For every grower unable or unwilling to go legit, with all the red tape and fees that entails, this year has been the last hurrah, in some ways. (Interstate sales and distribution still account for the majority of black market profits, by all accounts.)

“Cannabis 2017 is cannabis on steroids,” said Terra Carver, executive director of the Humboldt County Growers Alliance, a nonprofit representing 162 local weed businesses. “Anybody and everybody is growing as much as possible across the state with no regulations, no testing,” no government-imposed bottlenecks to hold back “that tidal wave of product,” she said.

“That’s a problem,” Johnston said. “Everyone’s driving the price down. It just sucks.”

Jodrey agrees that this transition period has been painful and confusing for many local growers. “People are basically just trying to survive,” he said. “I don’t think anybody understands what’s about to happen.”

One result of the over-supply of weed has been a lot less cash flowing into the local economy. This trend impacts even those businesses with no direct connections to the industry.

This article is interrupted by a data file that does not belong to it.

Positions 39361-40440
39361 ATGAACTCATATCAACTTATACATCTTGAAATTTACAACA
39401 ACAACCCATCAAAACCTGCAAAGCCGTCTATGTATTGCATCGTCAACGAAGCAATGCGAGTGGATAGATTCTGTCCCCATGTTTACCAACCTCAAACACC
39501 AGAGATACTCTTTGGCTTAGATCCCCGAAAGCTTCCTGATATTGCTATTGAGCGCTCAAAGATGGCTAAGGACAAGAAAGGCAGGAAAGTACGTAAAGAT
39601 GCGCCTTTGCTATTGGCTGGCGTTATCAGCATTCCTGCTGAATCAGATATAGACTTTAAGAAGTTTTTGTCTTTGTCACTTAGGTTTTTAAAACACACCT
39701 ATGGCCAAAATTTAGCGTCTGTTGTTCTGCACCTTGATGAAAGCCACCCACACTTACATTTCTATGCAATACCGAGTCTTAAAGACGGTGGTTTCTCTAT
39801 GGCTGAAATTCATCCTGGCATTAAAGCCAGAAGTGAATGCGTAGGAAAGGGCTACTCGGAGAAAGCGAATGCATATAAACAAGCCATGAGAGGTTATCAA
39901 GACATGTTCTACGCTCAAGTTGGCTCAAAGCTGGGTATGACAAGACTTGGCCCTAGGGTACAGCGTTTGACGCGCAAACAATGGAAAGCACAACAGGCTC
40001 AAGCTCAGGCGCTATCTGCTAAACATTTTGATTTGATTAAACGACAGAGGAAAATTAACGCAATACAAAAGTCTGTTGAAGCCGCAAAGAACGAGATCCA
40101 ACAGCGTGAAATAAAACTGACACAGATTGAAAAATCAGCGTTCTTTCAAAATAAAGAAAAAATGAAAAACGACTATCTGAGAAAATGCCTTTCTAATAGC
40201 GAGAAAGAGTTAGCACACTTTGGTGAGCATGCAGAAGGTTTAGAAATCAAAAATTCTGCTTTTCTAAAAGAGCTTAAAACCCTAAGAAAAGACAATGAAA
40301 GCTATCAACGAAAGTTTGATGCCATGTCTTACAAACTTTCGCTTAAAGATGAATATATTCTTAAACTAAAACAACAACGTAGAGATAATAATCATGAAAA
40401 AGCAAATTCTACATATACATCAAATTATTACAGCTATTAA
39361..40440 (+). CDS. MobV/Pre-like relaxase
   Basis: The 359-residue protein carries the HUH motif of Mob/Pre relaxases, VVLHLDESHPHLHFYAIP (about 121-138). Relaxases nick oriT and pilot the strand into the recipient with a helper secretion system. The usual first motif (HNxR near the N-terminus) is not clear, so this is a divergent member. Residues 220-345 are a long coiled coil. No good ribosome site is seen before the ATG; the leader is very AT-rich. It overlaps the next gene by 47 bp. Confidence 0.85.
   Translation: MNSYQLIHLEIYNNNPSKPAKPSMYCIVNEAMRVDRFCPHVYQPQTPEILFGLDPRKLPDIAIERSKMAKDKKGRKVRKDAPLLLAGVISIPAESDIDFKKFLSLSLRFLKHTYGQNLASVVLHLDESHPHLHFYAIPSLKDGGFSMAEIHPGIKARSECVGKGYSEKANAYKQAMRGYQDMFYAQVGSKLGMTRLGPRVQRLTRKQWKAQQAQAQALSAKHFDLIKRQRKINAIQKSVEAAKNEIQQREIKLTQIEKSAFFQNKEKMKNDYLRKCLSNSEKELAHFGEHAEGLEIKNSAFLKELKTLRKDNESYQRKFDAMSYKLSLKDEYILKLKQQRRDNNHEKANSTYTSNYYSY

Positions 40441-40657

Shelley Nilsen, owner of Express Employment Professionals and chair of the Greater Eureka Chamber of Commerce, told the Outpost via email, “I have heard from many local retail businesses that they are down this year, many of them significantly down. People just aren’t dropping cash like they have in years past.”

Jodrey said he’s been approached by “county leaders and powerful businessmen in normal business [who] realize they’re about to lose all the disposable income in the county. … Cultivators are the backbone of the Humboldt County economy,” he said. “Who buys at grocery stores? Who eats at restaurants? I’m nervous watching all these people I know start to go bankrupt.”

So is this the beginning of another economic collapse in Humboldt County, with the end of the Green Rush echoing the previous collapse of Humboldt’s timber and fishing industries? Or does this lean year merely reflect a painful but ultimately fruitful transition from an illicit criminal black market to a well-regulated agricultural industry, one that could offer a more stable foundation for our economic future?


For growers like Johnston, the regulations feel more like a burden than an opportunity so far. 

“In the short term I’m very worried because farmers have already spent all their savings just to become compliant,” she said. “Attorneys and consultants ripped us off. People don’t have savings going into state licensing.”